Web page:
DOD Approves Funding for Smart Wheelchair Seat Cushion

At Rollx Vans, we pride ourselves in the comfortable seats that we install in our van conversions, but the same cannot always be said about the seats in our customer’s wheelchairs.

While wheelchair technology is advancing in many areas, very little has been done to alter the positioning of a person while seated in a wheelchair.

For many wheelchair users, sitting for too long in the same position can lead to a host of medical issues. From painful ulcers to tights muscles and aches in the back, hips, legs and shoulders, there is no comfortable way to remain in a wheelchair for extended periods of time.

Improving Comfort for Millions of People

When seated for long periods of time in a wheelchair, the tissue of the human body can become compressed, especially near particularly bony regions. This can lead to a lack of blood flow to the region, which causes tissues to form lesions known as pressure ulcers. These lesions are known to cause a breakdown in tissue cells, infection and even sepsis.

Ulcers are normally very difficult and costly to treat, which is why preventing them is so important to those who are susceptible to having them form on their body.

Smart Seat Cushion Technology

Thanks to a recent $740,000 project being funded by the Department of Defense’s Congressionally Directed Medical Research Program, researchers from The University of Texas at Arlington and the University of Pittsburgh will be undertaking a new task: to develop and create an innovative wheelchair seat specifically designed to prevent ulcers in wheelchair users.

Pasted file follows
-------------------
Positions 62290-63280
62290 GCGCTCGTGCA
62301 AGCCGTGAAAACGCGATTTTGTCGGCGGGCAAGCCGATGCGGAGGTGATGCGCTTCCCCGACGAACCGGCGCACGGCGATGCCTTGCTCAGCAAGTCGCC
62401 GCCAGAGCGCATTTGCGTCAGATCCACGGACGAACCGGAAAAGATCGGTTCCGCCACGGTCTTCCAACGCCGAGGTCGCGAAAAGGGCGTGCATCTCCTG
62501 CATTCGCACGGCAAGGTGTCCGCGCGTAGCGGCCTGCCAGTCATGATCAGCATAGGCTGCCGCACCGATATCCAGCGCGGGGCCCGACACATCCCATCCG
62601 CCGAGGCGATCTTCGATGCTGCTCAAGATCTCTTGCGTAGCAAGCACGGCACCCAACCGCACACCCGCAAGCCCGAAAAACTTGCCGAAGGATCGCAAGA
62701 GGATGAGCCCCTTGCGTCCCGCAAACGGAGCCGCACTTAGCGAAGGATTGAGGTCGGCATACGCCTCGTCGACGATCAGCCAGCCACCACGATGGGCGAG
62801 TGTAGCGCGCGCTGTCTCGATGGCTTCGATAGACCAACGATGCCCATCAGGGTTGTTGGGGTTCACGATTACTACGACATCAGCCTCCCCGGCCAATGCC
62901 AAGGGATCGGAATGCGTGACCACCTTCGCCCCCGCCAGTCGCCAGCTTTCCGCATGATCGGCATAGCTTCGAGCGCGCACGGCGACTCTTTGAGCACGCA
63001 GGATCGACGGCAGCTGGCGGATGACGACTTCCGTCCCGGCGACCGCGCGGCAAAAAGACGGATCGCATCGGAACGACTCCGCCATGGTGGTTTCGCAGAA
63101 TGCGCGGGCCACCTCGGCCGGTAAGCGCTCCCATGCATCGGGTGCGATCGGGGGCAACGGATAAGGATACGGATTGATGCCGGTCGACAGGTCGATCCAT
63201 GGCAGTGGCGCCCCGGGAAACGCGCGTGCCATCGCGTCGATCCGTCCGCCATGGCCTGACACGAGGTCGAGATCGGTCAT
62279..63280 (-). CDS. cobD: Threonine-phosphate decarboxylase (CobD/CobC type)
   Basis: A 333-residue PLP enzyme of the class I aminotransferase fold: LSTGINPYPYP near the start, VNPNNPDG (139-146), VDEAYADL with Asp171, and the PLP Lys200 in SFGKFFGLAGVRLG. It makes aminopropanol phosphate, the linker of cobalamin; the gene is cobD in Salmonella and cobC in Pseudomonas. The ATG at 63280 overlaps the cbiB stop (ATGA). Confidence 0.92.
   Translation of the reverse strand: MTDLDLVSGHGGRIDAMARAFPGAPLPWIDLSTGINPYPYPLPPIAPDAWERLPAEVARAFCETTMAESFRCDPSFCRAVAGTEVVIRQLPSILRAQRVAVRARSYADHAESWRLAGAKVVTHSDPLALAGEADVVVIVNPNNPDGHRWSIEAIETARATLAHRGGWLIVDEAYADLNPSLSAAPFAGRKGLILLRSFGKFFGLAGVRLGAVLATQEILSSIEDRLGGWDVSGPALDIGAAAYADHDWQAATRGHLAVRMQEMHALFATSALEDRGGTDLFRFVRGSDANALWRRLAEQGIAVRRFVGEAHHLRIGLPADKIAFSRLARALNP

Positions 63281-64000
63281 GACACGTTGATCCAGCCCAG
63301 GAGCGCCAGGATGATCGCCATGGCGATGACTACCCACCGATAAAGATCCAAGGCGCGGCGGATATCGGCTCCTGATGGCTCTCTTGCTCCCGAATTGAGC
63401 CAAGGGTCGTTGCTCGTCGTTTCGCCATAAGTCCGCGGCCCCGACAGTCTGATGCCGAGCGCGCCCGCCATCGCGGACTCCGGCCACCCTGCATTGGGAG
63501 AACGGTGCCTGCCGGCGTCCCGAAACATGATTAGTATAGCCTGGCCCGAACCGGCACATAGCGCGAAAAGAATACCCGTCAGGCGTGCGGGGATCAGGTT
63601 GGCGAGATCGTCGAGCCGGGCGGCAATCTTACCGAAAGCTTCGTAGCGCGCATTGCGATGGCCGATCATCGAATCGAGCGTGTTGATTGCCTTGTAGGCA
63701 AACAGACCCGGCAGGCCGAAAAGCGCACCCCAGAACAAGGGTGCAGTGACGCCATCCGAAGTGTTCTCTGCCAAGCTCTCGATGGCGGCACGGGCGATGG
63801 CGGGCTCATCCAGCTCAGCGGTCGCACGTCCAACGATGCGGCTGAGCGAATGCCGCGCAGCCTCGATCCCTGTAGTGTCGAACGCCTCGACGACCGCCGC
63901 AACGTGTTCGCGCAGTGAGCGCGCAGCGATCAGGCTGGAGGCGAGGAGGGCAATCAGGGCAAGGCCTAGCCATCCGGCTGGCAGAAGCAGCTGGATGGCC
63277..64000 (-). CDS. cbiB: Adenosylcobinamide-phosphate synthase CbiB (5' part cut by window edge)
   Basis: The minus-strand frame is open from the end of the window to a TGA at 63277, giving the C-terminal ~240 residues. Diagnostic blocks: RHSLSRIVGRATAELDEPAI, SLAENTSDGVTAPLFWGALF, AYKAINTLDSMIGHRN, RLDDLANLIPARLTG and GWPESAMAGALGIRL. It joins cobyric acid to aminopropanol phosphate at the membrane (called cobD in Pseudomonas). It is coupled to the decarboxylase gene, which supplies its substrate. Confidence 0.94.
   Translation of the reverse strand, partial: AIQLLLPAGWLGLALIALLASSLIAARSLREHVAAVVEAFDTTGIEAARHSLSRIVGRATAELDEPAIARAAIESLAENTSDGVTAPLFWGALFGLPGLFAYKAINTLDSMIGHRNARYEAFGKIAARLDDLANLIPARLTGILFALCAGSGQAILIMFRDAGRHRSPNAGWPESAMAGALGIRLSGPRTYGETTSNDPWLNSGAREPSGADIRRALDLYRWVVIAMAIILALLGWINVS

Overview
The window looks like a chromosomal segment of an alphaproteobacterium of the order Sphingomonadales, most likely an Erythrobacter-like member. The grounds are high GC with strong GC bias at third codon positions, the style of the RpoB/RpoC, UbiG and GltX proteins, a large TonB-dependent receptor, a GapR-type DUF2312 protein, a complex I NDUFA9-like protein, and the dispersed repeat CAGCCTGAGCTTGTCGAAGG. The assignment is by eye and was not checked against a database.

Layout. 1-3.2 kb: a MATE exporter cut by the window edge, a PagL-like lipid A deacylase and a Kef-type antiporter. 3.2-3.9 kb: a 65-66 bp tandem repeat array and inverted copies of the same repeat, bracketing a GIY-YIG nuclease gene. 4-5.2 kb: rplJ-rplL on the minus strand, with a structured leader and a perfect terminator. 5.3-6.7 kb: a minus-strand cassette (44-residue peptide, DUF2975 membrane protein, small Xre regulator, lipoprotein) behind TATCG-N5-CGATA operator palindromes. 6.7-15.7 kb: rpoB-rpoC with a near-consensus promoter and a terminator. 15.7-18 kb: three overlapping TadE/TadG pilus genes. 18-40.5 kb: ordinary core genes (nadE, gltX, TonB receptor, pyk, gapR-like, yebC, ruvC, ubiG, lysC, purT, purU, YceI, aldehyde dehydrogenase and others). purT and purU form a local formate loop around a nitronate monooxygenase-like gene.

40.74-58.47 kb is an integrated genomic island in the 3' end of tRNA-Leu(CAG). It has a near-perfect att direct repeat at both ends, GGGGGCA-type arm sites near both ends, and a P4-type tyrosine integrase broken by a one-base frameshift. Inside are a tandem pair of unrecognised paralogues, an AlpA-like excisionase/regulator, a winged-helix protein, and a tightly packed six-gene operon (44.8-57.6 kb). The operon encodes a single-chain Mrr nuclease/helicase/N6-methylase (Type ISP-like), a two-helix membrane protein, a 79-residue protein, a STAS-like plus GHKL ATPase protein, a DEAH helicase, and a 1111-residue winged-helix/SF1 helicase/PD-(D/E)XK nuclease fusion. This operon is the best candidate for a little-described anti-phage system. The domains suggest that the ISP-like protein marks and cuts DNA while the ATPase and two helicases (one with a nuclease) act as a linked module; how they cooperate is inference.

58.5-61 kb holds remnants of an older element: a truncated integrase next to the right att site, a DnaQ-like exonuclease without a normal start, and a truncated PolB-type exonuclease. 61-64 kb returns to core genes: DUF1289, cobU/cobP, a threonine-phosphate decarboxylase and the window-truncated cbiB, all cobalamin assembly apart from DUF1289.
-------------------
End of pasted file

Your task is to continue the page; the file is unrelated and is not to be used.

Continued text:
With help from the U.S. Army Medical Research Acquisition Activity, the team will focus their development on a seat that can help wheelchair users who have spinal cord injuries or diseases that primarily affect the nervous system.

The new technology that is expected to be put into the seat cushions consists of a real-time pressure monitoring system that can help prevent the formulation of pressure ulcers.

Using the new cushion’s technology, wheelchair users will be able to identify vulnerable areas on their body. The cushion will even change its pressure profile to alleviate stress on vulnerable areas. The cushion will automatically store this information and react to pressure buildup when necessary.

Just a Few Years Away

This project is a part of the University’s 2020 Strategic Plan, and researchers hope to have a commercialized product finalized so that they can begin improving the quality of wheelchair user’s lives.

What do you think of this technology? Is it something that you would be interested in using? Let us know by joining the conversation below.

« Back to Blog